“There’s a vast value in a lot of the data that has been collected and that is untapped, either in individual industries or across different applications,” Torres Declet said. He said drone-collected data, properly store and made available for future use, could be used to help industries better manage their large-scale assets over time.
For example, the operator of a wind farm could compare data collected from the inspection of a wind turbine performed in 2021 with that collected from an inspection of the same piece of equipment two years from now. “You see how that asset ages and where the necessary repairs need to be made. That information can be valuable not only for that single wind turbine but for owners of large wind-turbine operations,” he said.
Another likely significant industry trend will involve drone companies striving to achieve vertical integration across many UAV industry segments. “One of the biggest challenges to the drone industry is: How do we present to the customers a complete solution?” Torres Declet said. “We know that you have a lot of choice in the market, but do you really want to have a dozen different vendors for your drone program or is it easier to come to just one?”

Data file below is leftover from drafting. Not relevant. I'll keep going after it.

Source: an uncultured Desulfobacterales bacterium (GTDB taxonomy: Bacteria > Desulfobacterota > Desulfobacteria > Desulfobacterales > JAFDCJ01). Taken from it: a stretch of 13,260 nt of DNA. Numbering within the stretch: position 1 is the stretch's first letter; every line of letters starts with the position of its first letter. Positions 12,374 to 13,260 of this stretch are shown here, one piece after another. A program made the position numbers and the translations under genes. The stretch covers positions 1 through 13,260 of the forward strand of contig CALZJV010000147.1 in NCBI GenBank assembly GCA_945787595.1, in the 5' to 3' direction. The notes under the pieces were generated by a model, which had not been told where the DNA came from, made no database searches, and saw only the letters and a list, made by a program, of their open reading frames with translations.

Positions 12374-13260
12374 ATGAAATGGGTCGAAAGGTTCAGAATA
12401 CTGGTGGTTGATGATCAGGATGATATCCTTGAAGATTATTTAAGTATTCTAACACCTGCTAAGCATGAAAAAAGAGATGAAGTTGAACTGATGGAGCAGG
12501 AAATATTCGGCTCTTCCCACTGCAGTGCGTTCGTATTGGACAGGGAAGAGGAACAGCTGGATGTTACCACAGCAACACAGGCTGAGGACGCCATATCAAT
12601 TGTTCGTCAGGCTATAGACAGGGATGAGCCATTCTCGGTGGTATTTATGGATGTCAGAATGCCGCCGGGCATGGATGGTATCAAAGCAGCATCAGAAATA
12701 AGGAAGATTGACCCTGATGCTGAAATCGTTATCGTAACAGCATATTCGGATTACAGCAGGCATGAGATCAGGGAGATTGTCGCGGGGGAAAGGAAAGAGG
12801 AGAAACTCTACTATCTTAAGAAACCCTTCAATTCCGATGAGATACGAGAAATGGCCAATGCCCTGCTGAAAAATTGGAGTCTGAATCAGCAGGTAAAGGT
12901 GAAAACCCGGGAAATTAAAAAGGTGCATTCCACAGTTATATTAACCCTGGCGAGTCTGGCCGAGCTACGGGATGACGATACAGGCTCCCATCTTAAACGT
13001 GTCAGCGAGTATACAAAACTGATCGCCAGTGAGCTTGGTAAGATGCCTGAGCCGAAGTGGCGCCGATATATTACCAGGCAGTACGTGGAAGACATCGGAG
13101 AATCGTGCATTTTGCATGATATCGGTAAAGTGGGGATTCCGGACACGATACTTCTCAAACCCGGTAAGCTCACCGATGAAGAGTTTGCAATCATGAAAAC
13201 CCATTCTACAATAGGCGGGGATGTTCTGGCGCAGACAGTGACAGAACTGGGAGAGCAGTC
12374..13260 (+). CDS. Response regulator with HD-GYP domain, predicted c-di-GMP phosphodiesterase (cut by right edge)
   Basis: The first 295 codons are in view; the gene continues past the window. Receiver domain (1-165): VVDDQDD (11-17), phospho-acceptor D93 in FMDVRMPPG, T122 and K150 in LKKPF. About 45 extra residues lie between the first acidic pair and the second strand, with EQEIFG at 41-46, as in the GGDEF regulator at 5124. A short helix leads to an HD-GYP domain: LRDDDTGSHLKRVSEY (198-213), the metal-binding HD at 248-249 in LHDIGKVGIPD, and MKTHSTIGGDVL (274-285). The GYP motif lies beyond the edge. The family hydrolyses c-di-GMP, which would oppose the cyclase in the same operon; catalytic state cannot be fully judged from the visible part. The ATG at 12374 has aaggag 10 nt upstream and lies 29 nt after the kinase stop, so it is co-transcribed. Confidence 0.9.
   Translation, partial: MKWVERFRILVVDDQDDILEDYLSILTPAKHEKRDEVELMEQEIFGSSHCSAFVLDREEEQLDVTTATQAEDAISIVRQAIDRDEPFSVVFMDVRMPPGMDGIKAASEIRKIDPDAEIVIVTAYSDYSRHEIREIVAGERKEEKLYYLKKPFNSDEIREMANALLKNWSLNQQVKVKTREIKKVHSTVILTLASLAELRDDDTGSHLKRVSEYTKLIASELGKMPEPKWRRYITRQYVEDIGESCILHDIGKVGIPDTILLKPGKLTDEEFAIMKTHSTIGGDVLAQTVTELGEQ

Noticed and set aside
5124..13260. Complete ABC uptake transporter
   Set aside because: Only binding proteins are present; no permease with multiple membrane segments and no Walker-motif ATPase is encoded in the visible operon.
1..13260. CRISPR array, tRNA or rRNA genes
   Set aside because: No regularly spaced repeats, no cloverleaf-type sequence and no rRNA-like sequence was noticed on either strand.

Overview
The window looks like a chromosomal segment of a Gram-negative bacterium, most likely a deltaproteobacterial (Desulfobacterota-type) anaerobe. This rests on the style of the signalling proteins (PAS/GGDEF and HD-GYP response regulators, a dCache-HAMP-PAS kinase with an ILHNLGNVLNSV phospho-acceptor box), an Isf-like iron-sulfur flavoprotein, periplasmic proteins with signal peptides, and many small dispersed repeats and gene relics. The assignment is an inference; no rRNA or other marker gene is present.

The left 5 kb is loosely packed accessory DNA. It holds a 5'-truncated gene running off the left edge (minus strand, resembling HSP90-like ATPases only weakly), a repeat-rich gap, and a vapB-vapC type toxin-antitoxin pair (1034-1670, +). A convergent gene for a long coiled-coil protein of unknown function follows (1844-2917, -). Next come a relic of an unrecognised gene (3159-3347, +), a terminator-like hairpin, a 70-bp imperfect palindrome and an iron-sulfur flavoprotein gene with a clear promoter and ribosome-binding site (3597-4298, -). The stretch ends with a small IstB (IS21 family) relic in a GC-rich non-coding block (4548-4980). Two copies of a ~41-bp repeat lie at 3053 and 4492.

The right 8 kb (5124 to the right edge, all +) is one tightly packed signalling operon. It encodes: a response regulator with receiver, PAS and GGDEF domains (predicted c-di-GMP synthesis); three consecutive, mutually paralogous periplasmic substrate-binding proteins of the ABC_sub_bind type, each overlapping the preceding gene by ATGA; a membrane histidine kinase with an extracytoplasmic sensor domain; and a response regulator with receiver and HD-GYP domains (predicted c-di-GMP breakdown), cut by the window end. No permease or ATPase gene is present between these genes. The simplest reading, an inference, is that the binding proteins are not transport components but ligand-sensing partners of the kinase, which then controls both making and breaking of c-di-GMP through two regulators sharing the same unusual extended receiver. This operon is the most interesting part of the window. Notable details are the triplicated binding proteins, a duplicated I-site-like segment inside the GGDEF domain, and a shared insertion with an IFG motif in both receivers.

AgEagle offers a good example of a company that has grown beyond its original narrow market focus to provide its customers with a one-stop shop for all their drone-related needs, Torres Declet said.
Founded in 2010 as a manufacturer of drones used in agricultural applications, the company has broadened its focus over time through a series of acquisitions “to something that’s stretched beyond the agricultural space to a more end-to-end solution, with drones, software and sensors across a number of different applications,” he said.
Torres Declet himself came from one of those acquired companies, Measure, an award-winning aerial intelligence company, which Torres Declet founded in 2014 and which AgEagle bought in April.
Prior to founding Measure, Torres Declet established and managed the Defense and Homeland Security government relations practice at McAllister & Quinn, a Washington, D.C.-based consulting firm. His career in public service includes serving in senior positions for the New York Police Department, the U.S. Senate Intelligence and Judiciary committees, and the House Homeland Security Committee.
He also served as counsel on Capitol Hill to U.S. Senator Dianne Feinstein and Representative Jane Harman and coordinated drone policy for the departments of Defense and Homeland Security. Torres Declet also served on the UAS Registration Task Force Aviation Rulemaking Committee and has authored a Section 333 exemption.
While as an industry leader, Torres Declet said he would prefer that the FAA quickly adopt more liberal regulations regarding BVLOS flights and autonomous drone operations at industrial scale, his public sector experience leads him to realize that government bureaucracy proceeds at its own pace, and that this is probably for the best, from a public safety standpoint.
“Having worked in government, I know there’s a speed of government and a speed of business.”